Taking Some Distance from Dan La Botz's Demurrer of the DSA Endorsement for Cynthia Nixon



Dan's sober and sobering comment on why he opposed an endorsement by DSA of the Cynthia Nixon campaign to dethrone Andrew Cuomo, New York's corporate deny-the-corporate-class-nothing's two-term governor [see "Why I voted Against Endorsing Cynthia Nixon"] is sharply and smartly posed. It deserves a similar if brief reply, one crafted in what I hope encapsulates the same spirit. 

I was one of the more than 70 percent of the Lower Manhattan DSA branch members who agreed that endorsements for Cynthia Nixon and Jamaane Williams were at bottom necessary. The debate in the branch, like the exchange Dan relates, was among the most comradely and constructive of any I've taken part of in my many years on the left, and the wisdom of making the case coherently — pro or con — is reflected well in Dan's demurrer, too, though his insistence that Nixon be a DSA member to qualify for endorsement is the only serious misstep in his perspective. Asking candidates to declare as socialists is one thing; insisting they join our own organization as a precondition is at best premature if not eerily sect-like. Know that were the lesser Cuomo even a tad less of a corporate tool, I'd be siding with Dan and his otherwise well-sculpted perspective.

Part of my interest in seeing a maximum vote for Nixon in the September 13 primary has less to do with any realistic assumption that we precious few can hold her accountable in the event of her long-shot election victory (which is the real and only compelling reason to be involved in electoral efforts generally, and we can't do that just now for compelling reasons if we're honest. And holding electeds accountable or else in most situations has to be the core condition for endorsing candidates and following through. Otherwise we're just playing at politicking or collecting creds for a political consulting resume resume. What bears remembering is that there are short range tactical advantages in being visible in this race. To name one, it's a stick in the eye to the labor bureaucracy. With virtually no exception the union tops in New York State are lining up with Cuomo — spinning a mythos of how he's helped workers — this in the face of his laggard labor record, his dirty development deals and the real damage his eight years in office has done to public sector workers' lives. Endorsing Cuomo's opponent says to the union tops — and more to the point their members — that the leaderships are ill-serving their own members, the communities and our class.

I am fully aware of the limited benefits of a Nixon victory but unlike Jason I don't see the endorsement as an error or even much of a misstep, but a tactical accommodation to the moment that could do justified harm to the state's thug governor. I also don't see this NYCDSA decision as a template for future DP work or a body blow to independent political action or the fostering of illusions in the bought-and-paid for Democrats. This race is anomalous, no product of a "lesser of two evils" syndrome, and no slippery slope to DP perdition as I think Dan would agree. Of course the danger in endorsing a Nixon-type is if it is mistakenly taken as a precedent for future endorsements; it isn't, I'd insist, though it may make those of us who support independent political action have to argue all the harder for building a movement where we don't have to endorse or do ward work for a so-so liberal aspirant to defeat a pro-business cat's paw. But those are the cards we're dealt. With just some six weeks before the state primary, there's no time to reshuffle the cards.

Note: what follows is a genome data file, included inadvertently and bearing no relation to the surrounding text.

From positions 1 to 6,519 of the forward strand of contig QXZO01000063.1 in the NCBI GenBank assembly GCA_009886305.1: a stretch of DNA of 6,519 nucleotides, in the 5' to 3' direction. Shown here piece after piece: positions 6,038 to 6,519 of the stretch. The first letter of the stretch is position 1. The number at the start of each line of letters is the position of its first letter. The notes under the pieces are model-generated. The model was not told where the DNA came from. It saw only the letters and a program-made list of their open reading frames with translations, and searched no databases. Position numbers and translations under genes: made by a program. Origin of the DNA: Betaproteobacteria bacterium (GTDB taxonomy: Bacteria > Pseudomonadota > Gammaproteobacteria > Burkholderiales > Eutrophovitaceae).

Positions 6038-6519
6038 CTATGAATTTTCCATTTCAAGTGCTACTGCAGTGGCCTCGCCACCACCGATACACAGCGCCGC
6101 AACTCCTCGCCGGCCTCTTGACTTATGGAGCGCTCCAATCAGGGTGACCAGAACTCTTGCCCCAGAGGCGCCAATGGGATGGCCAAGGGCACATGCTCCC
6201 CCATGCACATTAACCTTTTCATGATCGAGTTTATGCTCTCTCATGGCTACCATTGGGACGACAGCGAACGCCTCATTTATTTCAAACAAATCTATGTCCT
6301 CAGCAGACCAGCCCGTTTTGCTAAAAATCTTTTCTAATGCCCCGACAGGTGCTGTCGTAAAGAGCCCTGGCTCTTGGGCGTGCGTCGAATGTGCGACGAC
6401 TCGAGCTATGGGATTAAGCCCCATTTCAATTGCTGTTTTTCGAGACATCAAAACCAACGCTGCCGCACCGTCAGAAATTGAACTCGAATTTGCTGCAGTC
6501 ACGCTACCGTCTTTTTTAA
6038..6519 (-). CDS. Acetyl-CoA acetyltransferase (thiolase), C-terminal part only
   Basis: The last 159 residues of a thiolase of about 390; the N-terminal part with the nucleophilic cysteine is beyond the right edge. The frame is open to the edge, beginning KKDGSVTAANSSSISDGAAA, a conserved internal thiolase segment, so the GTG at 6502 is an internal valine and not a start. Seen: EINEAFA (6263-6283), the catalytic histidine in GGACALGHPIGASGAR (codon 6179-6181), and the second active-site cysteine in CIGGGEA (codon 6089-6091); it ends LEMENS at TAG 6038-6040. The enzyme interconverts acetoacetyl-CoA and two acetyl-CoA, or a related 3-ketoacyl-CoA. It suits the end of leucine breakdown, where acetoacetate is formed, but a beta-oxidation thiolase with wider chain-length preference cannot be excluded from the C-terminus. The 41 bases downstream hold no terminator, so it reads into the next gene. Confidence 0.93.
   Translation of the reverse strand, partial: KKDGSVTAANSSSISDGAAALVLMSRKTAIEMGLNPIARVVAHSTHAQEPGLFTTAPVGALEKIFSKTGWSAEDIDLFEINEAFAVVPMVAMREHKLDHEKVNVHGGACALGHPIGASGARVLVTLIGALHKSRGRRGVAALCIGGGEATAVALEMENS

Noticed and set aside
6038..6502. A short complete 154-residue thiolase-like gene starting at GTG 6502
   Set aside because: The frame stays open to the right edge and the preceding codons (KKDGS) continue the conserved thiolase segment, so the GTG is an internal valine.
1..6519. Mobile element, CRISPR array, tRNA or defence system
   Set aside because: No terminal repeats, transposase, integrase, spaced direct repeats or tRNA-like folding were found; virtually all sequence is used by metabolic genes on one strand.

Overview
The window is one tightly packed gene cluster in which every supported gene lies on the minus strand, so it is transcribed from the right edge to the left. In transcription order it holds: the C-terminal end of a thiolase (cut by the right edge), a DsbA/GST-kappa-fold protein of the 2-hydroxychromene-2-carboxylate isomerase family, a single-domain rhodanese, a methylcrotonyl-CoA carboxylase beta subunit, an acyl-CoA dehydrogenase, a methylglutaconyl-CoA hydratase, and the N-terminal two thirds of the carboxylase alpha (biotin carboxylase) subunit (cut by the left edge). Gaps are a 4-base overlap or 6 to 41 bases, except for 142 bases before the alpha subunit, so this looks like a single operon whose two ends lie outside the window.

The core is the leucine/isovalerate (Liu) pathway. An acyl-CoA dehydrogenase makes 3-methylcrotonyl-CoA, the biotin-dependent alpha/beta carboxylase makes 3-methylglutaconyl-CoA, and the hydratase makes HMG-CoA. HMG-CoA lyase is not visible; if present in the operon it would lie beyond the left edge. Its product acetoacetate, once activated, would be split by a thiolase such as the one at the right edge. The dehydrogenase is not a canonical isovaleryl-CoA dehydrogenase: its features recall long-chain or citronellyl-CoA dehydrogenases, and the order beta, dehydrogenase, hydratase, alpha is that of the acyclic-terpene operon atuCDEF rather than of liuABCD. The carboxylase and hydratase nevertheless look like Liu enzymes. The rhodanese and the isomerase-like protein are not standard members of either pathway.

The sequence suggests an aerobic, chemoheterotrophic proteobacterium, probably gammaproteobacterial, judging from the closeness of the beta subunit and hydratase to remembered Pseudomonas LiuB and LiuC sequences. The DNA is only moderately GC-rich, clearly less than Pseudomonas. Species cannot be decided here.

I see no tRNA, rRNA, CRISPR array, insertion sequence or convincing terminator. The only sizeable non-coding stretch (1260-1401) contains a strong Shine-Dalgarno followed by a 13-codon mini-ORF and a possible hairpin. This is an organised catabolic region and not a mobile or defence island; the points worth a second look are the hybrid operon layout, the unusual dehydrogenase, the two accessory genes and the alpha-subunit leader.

I do think, as I've written before in New Politics and on DSA blogs, that the enchantment many DSAers have with electoral work, whether for Democrats or independents, tends to overshadow work in base building with the movements. Electoral activity is a tool, but so is direct action, socialist education, propagating anti-capitalist programs that go beyond mere social tinkering, and engaging in other forms of extraparliamentary insurgencies not synchronous with the election cycles. The battle over Nixon, even in interventions with the high degree of comity expressed by Dan and his critics, will soon be over. Situating electoral work in our overall anticapitalist politics needs doing, but not at the expense of either sanctifying political action as purely electoral, whether for or against the corporate friendly Democratic party. Add to that the hard fact that a refusal to endorse doesn't by definition favor other work; it merely obviates campaigning in what little time is left. Sitting out the race does nothing to prepare the left now for moving on developing the many critical nonelectoral programs that a revolutionary opposition must develop to prepare itself and the movements for the coming struggles. At its best, the "no endorsement" argument for this time and place represents stasis. At it's worse, it is a defense of an abstracted independent political action stance that never gets beyond the rhetorical or sabotages any efforts to raise a radical profile in local areas through press-the-flesh organizing that have salience, win or lose, post-election. If IPA is to be the wave of the future — and like Dan I believe it must — it won't come from a principled electoral abstentionism, by enshrining protest voting as anything more than an individual and abstracted moral stance, or by pretending that the fractious Greens are a viable alternative. Abstentions build nothing.


About Author
MICHAEL HIRSCH is a New York-based labor and political writer and a New Politics editorial board member.

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